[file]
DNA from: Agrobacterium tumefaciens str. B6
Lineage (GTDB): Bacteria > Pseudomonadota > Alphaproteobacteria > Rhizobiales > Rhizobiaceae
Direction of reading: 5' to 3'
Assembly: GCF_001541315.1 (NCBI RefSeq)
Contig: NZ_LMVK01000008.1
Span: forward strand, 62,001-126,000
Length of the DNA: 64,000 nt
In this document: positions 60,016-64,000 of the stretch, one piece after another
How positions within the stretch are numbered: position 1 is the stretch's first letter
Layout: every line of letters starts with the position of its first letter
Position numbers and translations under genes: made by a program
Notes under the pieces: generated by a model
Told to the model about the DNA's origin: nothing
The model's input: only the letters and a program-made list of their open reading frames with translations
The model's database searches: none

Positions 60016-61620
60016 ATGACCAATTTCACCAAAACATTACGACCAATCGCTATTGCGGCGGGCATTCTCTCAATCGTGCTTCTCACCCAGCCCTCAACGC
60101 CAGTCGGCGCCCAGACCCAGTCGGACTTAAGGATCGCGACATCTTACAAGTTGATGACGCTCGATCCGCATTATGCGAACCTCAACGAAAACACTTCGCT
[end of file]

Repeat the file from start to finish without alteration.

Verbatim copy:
DNA from: Agrobacterium tumefaciens str. B6
Lineage (GTDB): Bacteria > Pseudomonadota > Alphaproteobacteria > Rhizobiales > Rhizobiaceae
Direction of reading: 5' to 3'
Assembly: GCF_001541315.1 (NCBI RefSeq)
Contig: NZ_LMVK01000008.1
Span: forward strand, 62,001-126,000
Length of the DNA: 64,000 nt
In this document: positions 60,016-64,000 of the stretch, one piece after another
How positions within the stretch are numbered: position 1 is the stretch's first letter
Layout: every line of letters starts with the position of its first letter
Position numbers and translations under genes: made by a program
Notes under the pieces: generated by a model
Told to the model about the DNA's origin: nothing
The model's input: only the letters and a program-made list of their open reading frames with translations
The model's database searches: none

Positions 60016-61620
60016 ATGACCAATTTCACCAAAACATTACGACCAATCGCTATTGCGGCGGGCATTCTCTCAATCGTGCTTCTCACCCAGCCCTCAACGC
60101 CAGTCGGCGCCCAGACCCAGTCGGACTTAAGGATCGCGACATCTTACAAGTTGATGACGCTCGATCCGCATTATGCGAACCTCAACGAAAACACTTCGCT